Tagged with drama films

Review: Summer 1993, 2018, dir. Carla Simón

Review: Summer 1993, 2018, dir. Carla Simón


I remember dealing with a lot of bullshit and nonsense growing up as a child, from emotional growing pains to literal growing pains, but at least I didn’t have to live with the specter of AIDS hanging over me, which the protagonist of Carla Simón’s superb feature debut, Summer 1993, does. The film is startlingly lovely considering … Continue reading

Review: Kings, 2018, dir. Deniz Gamze Ergüven

Review: Kings, 2018, dir. Deniz Gamze Ergüven


I don’t know of a more elegant way to say this, guys: Deniz Gamze Ergüven’s new movie suuuuuuuuuucks. It gives me literally zero pleasure to call Kings, her interpretation of the events leading into and surrounding the 1992 L.A. riots that erupted after the acquittal of the officers guilty of beating Rodney King, one of the worst … Continue reading

Review: Bitch, 2017, dir. Marianna Palka

Review: Bitch, 2017, dir. Marianna Palka


Every so often, I watch a movie for review, I like it, and as much as I can articulate the things I like about it, I…can’t articulate a fucking thing about why I like it, or what it means on a cultural or even just a niche level. That’s my experience with Marianna Palka’s new film, Bitch, … Continue reading

Review: Angels Wear White, 2017, dir. Vivian Qu

Review: Angels Wear White, 2017, dir. Vivian Qu


We turn to movies, more often than not, for escape and distraction, for the promise of having our woes assuaged, if only for a couple of hours, in the calming glow of the silver screen (whether in large or small formats). Occasionally, though, the movies deny us, as in Angels Wear White, the new film by … Continue reading

Review: The Beguiled, 2017, dir. Sofia Coppola

Review: The Beguiled, 2017, dir. Sofia Coppola


It’s possible that I’m being too combative about all of the cultural inquiry made into Sofia Coppola’s new film, The Beguiled, in my review (written, as ever, for Paste Magazine). I’m not entirely sure. What I am sure of is that the structure of the conversation surrounding the film is symptomatic of the major ills afflicting … Continue reading

Review: Slack Bay, 2017, dir. Bruno Dumont

Review: Slack Bay, 2017, dir. Bruno Dumont


You know what? Normally I’d write a spiel here, but Slack Bay is kind of hard to give spiel to. It’s weird. It’s fucking weird, even, which is my impolite way of saying that it doesn’t fit easily into any category or genre. Basically, it’s Looney Tunes on France’s northern coast wrapped up in a comedy of manners … Continue reading

Review: Burning Sands, 2017, dir. Gerard McMurray

Review: Burning Sands, 2017, dir. Gerard McMurray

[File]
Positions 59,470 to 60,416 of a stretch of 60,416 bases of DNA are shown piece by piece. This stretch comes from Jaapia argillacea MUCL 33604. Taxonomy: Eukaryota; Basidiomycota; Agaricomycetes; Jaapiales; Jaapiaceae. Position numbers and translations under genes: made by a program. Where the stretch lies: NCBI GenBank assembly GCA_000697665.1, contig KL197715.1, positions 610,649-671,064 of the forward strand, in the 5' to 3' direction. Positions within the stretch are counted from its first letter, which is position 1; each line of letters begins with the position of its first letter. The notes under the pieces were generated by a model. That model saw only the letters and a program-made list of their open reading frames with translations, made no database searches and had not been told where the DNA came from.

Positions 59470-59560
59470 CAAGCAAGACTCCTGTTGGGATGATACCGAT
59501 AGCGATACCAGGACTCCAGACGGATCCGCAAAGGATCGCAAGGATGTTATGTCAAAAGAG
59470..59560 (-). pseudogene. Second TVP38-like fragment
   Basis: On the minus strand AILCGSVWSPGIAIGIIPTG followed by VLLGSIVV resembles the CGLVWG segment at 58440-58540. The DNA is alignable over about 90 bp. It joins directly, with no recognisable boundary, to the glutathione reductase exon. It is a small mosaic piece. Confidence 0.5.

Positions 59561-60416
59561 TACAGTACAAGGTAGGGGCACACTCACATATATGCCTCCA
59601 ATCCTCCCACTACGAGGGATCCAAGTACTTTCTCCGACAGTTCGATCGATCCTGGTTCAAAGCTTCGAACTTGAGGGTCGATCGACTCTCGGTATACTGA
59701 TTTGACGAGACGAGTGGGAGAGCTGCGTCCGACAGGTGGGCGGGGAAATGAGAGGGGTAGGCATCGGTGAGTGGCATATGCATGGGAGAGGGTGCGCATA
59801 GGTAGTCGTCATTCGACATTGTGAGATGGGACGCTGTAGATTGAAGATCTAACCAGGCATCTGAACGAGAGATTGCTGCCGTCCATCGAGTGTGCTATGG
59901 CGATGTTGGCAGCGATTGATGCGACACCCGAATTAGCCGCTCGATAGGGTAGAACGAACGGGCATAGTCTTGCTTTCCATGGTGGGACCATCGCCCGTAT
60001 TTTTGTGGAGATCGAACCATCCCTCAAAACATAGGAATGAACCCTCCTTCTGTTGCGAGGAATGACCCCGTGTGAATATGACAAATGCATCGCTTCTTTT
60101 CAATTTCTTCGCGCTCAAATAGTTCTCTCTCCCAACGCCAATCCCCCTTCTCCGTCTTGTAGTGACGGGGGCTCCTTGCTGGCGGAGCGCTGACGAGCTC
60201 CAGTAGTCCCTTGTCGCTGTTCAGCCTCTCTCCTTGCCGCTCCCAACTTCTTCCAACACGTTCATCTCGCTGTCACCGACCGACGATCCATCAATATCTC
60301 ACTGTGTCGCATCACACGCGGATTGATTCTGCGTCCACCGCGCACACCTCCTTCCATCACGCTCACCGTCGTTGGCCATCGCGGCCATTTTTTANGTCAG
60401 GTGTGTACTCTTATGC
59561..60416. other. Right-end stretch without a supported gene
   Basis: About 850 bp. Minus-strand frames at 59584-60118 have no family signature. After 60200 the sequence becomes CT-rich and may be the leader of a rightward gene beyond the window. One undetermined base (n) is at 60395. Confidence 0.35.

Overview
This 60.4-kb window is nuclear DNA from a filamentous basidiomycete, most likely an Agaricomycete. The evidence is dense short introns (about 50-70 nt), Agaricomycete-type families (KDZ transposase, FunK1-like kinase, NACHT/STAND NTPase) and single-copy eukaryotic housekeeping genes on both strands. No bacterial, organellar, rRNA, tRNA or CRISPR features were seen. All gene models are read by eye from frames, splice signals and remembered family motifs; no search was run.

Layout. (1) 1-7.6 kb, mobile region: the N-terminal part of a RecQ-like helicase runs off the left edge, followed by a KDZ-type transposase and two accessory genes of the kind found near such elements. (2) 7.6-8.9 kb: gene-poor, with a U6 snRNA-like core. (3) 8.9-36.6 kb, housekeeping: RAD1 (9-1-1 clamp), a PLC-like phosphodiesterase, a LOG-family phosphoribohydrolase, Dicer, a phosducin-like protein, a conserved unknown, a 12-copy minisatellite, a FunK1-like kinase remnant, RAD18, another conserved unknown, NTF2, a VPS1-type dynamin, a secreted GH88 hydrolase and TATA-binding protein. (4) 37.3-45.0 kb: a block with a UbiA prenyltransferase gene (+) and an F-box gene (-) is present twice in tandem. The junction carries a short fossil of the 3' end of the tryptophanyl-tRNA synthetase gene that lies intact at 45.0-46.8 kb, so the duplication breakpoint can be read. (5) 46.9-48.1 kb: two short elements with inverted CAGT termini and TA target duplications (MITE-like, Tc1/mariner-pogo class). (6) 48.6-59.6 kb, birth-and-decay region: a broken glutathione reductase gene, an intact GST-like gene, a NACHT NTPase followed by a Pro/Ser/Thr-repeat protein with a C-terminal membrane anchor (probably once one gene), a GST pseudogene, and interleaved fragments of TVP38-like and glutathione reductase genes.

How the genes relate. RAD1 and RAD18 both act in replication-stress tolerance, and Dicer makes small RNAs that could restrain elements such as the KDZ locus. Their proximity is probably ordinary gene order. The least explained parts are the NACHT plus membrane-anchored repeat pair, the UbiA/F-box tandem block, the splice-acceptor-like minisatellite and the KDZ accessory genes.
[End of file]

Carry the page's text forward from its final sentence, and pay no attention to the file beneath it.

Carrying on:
It’s a thing in the entertainment biz that if a movie about subject A is released into the pop cultural wilds, inevitably another movie about the same subject will be released shortly thereafter. To wit: Andrew Neel’s Goat opened in theaters last September, detailing the intimate particulars of fraternity hazing rituals and rites of initiation. It’s … Continue reading

Review: All We Had, 2016, dir. Katie Holmes

Review: All We Had, 2016, dir. Katie Holmes


All We Had encompasses a very, very particular storytelling aesthetic that I find absolutely loathsome, in which the director, Katie Holmes (also its star), decides it’d be fun to soft-shoe life lived hand to mouth on the open road. It’s basically dress-up, except she’s dressing up like a really poor person. I’d rather not say … Continue reading

Review: Lion, 2016, dir. Garth Davis

Review: Lion, 2016, dir. Garth Davis


I found the experience of Lion frustrating, but it took me time to understand the depths of my frustration. The film works for about an hour, its first hour, where young Saroo Brierly winds up lost in Calcutta, a place where he knows neither a soul nor a word of the language spoken; the terror he … Continue reading

Review: Deepwater Horizon, 2016, dir. Peter Berg

Review: Deepwater Horizon, 2016, dir. Peter Berg


And here we are again, with Andy staring down the barrel of a movie asking himself a fundamental question: “Who the hell is this stupid thing for?” That movie is Deepwater Horizon, the first of two Peter Berg/Mark Wahlberg collaborations in 2016, both of which revolve around real-world tragic events. (The other one is Patriots Day, which … Continue reading

Interview: Ira Sachs, “Little Men”

Interview: Ira Sachs, “Little Men”


I didn’t put Ira Sachs’ Little Men on my top ten of the year thus far list, but if I’d revisited it before seeing Mike Birbiglia’s Don’t Think Twice, it might have ended up at least in the ten slot, and possibly higher. It’s one of the films in 2016 that comes as close to perfect as possible, … Continue reading